John Rapisardi and Joseph Zujkowski
John Rapisardi and Joseph Zujkowski ()

On April 14, 2014, the U.S. Bankruptcy Court for the Eastern District of Virginia issued an opinion in In re The Free Lance-Star Publishing Co.1 in which the court found that “cause” existed to limit the right of a secured creditor to credit bid its claims in connection with an asset sale under chapter 11 of the Bankruptcy Code. Although the court’s decision was based largely on the perceived inequitable conduct of the credit bidding party, the court intimated that implementing what it referred to as a “loan-to-own” strategy in and of itself presented “cause” to limit the right of a debt acquirer to credit bid the full amount of its acquired claim in connection with a future asset sale.

The decision is especially noteworthy because it comes less than three months after the U.S. Bankruptcy Court for the District of Delaware issued a similar opinion in In re Fisker Automotive Holdings.2 As discussed in detail below, in Fisker the court capped the amount of a credit bid “for cause” at the amount a creditor paid to purchase secured debt acquired prior to the bankruptcy filing. In light of these decisions, it is imperative that distressed investors understand the risks inherent in employing a strategy to acquire secured debt as a basis to obtain ownership or control of a debtor’s assets, and are properly counseled on what conduct may result in an impairment of credit bidding rights in a chapter 11 case.

Relevant Code Provisions

Bankruptcy Code §363 allows a trustee or debtor-in-possession, after notice and a hearing, to sell estate assets outside the ordinary course of the debtor’s business.3 The sale can be accomplished “free and clear” of all existing liens, claims, and encumbrances on the transferred assets (so long as certain conditions set forth in §363(f) are satisfied), and courts generally will approve proposed 363 sales if the sale is consistent with an exercise of the debtor’s sound business judgment.4 Additionally, if the assets proposed to be sold are subject to a valid lien, Bankruptcy Code §363(k) provides the secured creditor with the right to credit bid (and offer to offset its claim against the purchase price of the assets), “unless the Court for cause orders otherwise.”5 The legislative history for §363(k) further clarifies that an undersecured creditor may credit bid the full value of its claim in connection with a sale of its collateral.6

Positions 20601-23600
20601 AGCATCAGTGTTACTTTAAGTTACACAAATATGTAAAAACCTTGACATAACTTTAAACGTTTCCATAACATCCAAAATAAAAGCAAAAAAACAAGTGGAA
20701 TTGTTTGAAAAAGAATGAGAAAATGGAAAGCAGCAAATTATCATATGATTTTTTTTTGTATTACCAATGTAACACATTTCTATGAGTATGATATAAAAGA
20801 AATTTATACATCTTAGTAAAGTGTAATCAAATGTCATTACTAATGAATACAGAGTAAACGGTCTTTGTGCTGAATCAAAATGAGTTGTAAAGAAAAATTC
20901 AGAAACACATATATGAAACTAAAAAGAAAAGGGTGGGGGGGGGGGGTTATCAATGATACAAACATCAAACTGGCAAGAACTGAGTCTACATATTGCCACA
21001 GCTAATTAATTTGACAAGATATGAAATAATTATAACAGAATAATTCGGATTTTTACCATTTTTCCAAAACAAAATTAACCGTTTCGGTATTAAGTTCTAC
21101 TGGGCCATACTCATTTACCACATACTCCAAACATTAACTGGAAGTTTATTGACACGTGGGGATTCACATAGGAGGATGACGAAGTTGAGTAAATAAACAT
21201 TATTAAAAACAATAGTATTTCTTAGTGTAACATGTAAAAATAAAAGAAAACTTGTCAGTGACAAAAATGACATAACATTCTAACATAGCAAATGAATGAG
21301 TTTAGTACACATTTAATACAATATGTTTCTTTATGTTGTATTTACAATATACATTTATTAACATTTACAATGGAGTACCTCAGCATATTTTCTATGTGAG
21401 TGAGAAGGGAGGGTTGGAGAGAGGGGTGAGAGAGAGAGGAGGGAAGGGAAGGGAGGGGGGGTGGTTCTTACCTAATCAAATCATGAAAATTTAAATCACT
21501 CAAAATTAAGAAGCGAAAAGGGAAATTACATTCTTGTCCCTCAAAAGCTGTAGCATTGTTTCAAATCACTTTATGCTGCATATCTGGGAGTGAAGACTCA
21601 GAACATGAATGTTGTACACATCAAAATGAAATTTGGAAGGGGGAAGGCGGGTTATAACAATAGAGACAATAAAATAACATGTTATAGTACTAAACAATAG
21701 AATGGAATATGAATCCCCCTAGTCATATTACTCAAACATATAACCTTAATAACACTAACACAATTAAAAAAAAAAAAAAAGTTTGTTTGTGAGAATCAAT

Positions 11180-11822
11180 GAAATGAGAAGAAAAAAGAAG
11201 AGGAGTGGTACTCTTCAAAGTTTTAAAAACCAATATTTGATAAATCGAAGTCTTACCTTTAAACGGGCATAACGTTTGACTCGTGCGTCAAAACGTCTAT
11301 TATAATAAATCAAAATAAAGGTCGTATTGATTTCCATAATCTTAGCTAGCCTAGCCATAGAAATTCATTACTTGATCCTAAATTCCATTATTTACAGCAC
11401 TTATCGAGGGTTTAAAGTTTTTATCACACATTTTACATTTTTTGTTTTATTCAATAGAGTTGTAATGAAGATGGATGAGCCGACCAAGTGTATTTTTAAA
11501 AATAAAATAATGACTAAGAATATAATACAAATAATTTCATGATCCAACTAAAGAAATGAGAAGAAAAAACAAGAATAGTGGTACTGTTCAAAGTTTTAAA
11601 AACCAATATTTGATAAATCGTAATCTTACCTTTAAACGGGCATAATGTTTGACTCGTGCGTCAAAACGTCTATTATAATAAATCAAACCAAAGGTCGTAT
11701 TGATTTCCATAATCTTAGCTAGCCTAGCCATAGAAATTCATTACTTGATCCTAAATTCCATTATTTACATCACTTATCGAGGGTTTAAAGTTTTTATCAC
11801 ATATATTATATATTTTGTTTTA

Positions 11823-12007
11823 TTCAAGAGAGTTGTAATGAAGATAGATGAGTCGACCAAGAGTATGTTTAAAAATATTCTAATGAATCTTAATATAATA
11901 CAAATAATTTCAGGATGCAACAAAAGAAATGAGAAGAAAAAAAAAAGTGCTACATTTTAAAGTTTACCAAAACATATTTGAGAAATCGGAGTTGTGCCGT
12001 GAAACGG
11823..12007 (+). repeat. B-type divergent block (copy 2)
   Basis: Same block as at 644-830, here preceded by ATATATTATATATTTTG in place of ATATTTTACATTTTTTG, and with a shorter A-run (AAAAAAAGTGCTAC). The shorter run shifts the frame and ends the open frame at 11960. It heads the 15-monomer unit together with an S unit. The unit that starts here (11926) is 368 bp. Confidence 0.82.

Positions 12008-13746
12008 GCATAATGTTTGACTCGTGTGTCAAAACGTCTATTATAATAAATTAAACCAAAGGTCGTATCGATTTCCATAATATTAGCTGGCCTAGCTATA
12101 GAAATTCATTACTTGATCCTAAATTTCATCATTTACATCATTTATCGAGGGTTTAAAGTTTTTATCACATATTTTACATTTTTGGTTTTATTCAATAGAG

‘Fisker Automotive’

Historically, §363(k) has allowed a secured creditor to credit bid the total face value of its claim, unless its liens are subject to a bona fide dispute. Prior to the Fisker decision, it was generally assumed that a court would limit credit bidding rights “for cause” only in rare occurrences, and many argued that such relief was only appropriate where a secured creditor had acted inequitably.7 As discussed below, the Fisker decision, which cited broader policy concerns, may widen the gap of what constitutes “cause” sufficient to cap or limit credit bidding rights.

Fisker Automotive filed for chapter 11 at the end of 2013, largely to facilitate a sale of substantially all of its assets to Hybrid Tech Holdings, LLC. Hybrid had acquired its claim against Fisker approximately a month prior to the petition date at an auction held by the U.S. Department of Energy, where it purchased the department’s loan with a face value of $168.5 million for $25 million (or $.15 cents on the dollar).8

At the outset of the chapter 11 case, Fisker sought to complete the Hybrid transaction pursuant to a private sale. However, the statutory unsecured creditors’ committee opposed the sale and demanded an auction, which would enable a potential strategic purchaser to participate. Prior to the hearing to consider the sale structure, Fisker and the committee stipulated that: (i) if Hybrid’s ability to credit bid were not capped, “there is no realistic possibility of an auction,” and (ii) if Hybrid’s claim were capped at $25 million, there would be “a strong likelihood that there would be an auction that has a material chance of creating material value for the estate over and above the Hybrid bid.”9

The Fisker court opened its analysis by recognizing that, although it is “beyond peradventure that a secured creditor is entitled to credit bid its allowed claim,” it was “equally clear…that the court may for ’cause order otherwise.’”10 According to the court, whether “cause” exists does not require a finding that the party engaged in “inequitable conduct.” Instead, the court concluded that a bankruptcy court “may deny a lender the right to credit bid in the interest of any policy advanced by the Code, such as to ensure the success of the reorganization or to foster a competitive bidding environment.”11